When is a flat more than a flat?

An adventure in intentional community

Howard Webb

3 December 2018

 

A few days ago I caught up with a soon-to-be-married couple who are already setting in motion a plan for a very different kind of life together. They don’t dream of merely living with each other – they want to live life with others in an intentionally missional community! Even before their wedding they are putting in place a plan that may be years in the making and unfolding.

Kimberley Eccles and Christopher Barry (the two on the far left of the picture) are getting married in January – but they have already bought a house in Mt Roskill together and are in the process of turning it into a 6-bedroom flat where like-minded singles and couples can share community together.

Although they now worship at St Margaret’s Anglican Church, a 5-minute drive from their new future home, they met through a homegroup for university students under the umbrella of St Paul’s in the city when they were both at law school. It was here that they experienced the kind of community that has shaped their vision of the future.

“It was a collection of homegroups aimed at university students that we ended up calling ‘Chomp Cluster’”, explains Kim. “I think ‘chomp’ was a reflection of how much eating we did, but also how we enjoyed chewing on God’s Word. It was an open and honest space for young adults at all stages of their faith journey to enjoy community and speak about their beliefs and values in life and encounter friendship and openness. It was inclusive and focused on growth.”

Chris is equally enthusiastic. “There was a lot of diversity in that group and I really thrived on that. My heart really comes alive when I get opportunities to just include people and to see people who might not otherwise have a place where they could feel at home, find one!”

Kim believes the group found its feet when it unexpectedly lost its leader, who after forming the group had to drop out 6 months later due to serious illness. It became an internally self-driven group that did community particularly well – serving each other and watching out for each other. “These are still the people that we are journeying with and doing life with in really significant ways almost 9 years on.”

As folk left university and moved away, the group started to move apart. “When this was happening we started joking that we were going to buy a ‘Chomp house’ to live in”, laughs Kim. “It was a joke at first but the more I thought about it the more I wondered ‘why not?’. What if we had a community that was as committed to each other as to family, willing to make choices and sacrifices for the sake of the community?”

Chris believes that intentional communities such as they are describing can provide an important way of belonging and experiencing family in a society that is increasingly fractured and lonely. “There are lots of people out there talking about this idea,” says Chris. “I see this as new family spaces that God is carving out in our society where people can experience manaakitanga - hospitality, kindness, generosity and support.”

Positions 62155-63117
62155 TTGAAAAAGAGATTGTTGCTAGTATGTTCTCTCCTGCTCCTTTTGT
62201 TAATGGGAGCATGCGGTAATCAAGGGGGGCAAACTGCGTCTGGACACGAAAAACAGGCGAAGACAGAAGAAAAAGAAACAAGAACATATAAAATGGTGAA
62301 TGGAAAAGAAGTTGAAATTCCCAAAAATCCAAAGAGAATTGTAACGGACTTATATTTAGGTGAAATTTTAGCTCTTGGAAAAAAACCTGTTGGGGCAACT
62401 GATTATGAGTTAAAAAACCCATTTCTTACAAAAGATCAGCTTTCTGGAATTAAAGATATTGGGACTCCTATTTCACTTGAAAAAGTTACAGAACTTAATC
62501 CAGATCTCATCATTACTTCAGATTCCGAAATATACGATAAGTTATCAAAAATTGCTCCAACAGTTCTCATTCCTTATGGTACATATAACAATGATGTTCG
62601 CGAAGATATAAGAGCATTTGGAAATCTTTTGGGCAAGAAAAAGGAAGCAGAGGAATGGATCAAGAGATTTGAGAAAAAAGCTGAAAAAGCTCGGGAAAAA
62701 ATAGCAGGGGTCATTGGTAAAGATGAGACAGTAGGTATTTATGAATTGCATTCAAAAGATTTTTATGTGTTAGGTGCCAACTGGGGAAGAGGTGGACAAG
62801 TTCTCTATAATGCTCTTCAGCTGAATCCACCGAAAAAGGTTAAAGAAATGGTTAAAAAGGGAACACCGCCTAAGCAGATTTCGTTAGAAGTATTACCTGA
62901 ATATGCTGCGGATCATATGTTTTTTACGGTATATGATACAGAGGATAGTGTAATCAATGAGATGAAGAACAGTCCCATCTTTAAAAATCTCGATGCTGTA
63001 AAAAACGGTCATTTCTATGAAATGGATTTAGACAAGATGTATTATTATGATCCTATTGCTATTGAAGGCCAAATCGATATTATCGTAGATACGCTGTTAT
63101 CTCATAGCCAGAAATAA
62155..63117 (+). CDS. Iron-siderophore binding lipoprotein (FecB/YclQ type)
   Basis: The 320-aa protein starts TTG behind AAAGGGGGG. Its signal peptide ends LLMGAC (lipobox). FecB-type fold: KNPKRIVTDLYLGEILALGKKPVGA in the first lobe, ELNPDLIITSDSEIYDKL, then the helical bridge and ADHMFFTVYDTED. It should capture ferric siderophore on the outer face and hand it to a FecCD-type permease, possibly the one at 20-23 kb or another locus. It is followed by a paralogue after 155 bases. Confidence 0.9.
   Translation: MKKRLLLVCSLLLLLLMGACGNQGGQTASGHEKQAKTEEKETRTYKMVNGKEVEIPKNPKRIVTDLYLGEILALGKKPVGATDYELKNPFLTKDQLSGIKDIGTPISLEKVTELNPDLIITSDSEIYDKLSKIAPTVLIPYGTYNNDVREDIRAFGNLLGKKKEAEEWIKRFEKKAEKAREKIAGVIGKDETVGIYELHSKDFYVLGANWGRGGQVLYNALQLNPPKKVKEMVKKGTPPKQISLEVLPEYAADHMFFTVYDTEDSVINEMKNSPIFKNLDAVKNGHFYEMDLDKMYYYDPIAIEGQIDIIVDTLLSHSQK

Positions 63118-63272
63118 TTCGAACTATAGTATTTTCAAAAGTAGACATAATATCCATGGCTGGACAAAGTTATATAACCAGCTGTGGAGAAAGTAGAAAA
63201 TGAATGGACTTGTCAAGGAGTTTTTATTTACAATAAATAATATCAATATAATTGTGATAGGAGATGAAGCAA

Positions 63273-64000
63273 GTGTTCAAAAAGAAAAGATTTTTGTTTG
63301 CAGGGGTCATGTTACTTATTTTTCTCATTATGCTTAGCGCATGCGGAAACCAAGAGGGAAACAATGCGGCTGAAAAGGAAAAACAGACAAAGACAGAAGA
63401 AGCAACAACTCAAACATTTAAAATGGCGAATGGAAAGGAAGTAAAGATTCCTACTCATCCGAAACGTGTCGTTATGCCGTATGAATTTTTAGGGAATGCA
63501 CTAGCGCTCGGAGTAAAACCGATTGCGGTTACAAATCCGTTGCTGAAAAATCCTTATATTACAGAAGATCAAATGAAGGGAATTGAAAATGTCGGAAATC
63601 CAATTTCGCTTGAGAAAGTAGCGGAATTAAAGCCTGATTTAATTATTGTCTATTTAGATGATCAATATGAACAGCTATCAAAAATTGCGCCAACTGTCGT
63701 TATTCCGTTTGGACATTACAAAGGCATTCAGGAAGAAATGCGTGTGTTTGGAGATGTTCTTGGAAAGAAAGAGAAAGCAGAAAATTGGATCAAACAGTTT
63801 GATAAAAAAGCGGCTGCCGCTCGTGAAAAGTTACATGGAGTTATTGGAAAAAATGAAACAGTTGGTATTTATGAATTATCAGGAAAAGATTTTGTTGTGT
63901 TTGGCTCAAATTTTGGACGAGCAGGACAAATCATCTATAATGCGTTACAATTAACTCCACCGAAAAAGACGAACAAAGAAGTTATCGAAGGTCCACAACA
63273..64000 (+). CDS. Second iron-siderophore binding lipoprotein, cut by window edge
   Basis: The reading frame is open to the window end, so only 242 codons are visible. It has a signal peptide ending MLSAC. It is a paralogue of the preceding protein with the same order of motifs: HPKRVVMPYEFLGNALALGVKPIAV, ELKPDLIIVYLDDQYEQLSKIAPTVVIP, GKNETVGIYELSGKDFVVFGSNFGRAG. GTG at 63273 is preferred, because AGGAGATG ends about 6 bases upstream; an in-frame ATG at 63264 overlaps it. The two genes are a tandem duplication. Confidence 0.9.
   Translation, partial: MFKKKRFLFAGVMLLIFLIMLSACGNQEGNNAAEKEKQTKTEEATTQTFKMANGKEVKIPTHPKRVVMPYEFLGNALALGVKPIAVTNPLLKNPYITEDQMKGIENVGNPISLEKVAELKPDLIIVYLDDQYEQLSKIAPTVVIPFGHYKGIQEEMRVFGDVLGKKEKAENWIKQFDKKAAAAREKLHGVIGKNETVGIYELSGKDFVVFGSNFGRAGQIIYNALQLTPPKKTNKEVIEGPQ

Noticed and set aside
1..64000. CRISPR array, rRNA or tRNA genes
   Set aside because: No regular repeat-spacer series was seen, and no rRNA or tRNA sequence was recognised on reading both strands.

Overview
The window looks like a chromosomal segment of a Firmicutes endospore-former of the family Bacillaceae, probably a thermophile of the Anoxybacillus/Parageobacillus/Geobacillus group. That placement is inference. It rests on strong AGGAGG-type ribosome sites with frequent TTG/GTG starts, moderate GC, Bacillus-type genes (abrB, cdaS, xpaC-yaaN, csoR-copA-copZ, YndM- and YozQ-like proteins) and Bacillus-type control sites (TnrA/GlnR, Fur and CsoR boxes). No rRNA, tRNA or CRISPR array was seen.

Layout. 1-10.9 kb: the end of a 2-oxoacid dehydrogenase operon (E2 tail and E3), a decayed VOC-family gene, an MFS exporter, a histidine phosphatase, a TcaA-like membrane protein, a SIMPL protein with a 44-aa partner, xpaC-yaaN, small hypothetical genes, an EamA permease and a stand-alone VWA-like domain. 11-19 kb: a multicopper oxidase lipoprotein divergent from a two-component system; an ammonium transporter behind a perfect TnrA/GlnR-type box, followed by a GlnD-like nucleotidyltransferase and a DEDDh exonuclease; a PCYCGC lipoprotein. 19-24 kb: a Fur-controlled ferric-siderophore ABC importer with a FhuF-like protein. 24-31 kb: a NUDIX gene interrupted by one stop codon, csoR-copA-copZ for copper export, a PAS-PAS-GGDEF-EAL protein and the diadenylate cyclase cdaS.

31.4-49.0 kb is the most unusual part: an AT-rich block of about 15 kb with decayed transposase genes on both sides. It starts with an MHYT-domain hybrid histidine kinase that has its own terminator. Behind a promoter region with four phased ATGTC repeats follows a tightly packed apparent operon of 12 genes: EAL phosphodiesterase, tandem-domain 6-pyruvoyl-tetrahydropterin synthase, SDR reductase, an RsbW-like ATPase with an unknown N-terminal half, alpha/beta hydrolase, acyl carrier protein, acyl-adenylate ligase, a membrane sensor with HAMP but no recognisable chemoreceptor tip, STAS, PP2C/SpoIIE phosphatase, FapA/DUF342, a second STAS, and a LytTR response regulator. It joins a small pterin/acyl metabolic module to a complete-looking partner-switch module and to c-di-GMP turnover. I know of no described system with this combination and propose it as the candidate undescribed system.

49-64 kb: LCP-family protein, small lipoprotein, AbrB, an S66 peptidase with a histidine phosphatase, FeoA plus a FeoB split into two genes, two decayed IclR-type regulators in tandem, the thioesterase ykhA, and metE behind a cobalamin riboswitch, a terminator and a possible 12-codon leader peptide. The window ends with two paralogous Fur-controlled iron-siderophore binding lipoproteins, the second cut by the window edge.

On a recent trip to Waitangi for Waitangi Day they were discussing their future home together and were wrestling with the question of home ownership. Christopher was not keen to make the commitment if it did not line up with their life values, but as they discussed the matter they began to see that home ownership and living in and building community could be mutually supportive.

At the celebration a woman came up to them and had a word for them, which they interpreted as: “don’t buy property for the equity, buy so that you can move closer to your community”. A few hours later, Kim got a text message from her mother who had just seen a house that she wondered might be right for the community Kim had been imagining. Things all lined up in quick succession and now they own their future ‘Chomp house’!

Chris has moved in and has three flatmates, two of whom they know from St Paul’s days. Everyone understands the growing ethos of the flat but Chris admits that the practicalities of life mean that establishing rhythms of sharing some meals and looking outwards together is not easy. “It requires being conscious of each other’s needs and choosing to live in orientation towards each other,” says Chris. “We need to all want it and be willing to sacrifice for one another. We are still learning, and we frequently get it wrong!”

I ask the question: does this look like church? Chris tells me that sharing worship and prayer together has been a wonderful and joyful experience for the present flatmates on occasion, but they do not see this as a church replacement. “Some might say that this is what healthy Church looks like - but we don’t want to be a replacement. We want to support local church. We also don’t want the flat to become a rule-based ‘you must do’ or ‘you must come’ place. Where people are at with God changes from time to time and we want this community to be for people wherever they are at,” explains Kim.

Are they dreaming of changing the world? They tell me of how inspired they have been by the work of the so-called ‘Clapham Sect’ in 19th century London, a missional community that did indeed change the world (a great article can be found here). 

“We have a real belief in the power of community,” says Chris. “We have no idea how it’s going to go. We believe if we look after the community the ideas will come, provided we share a common passion for the kingdom of God and the world we live in.”

Love Your Neighbour looks forward to updating this story in due course!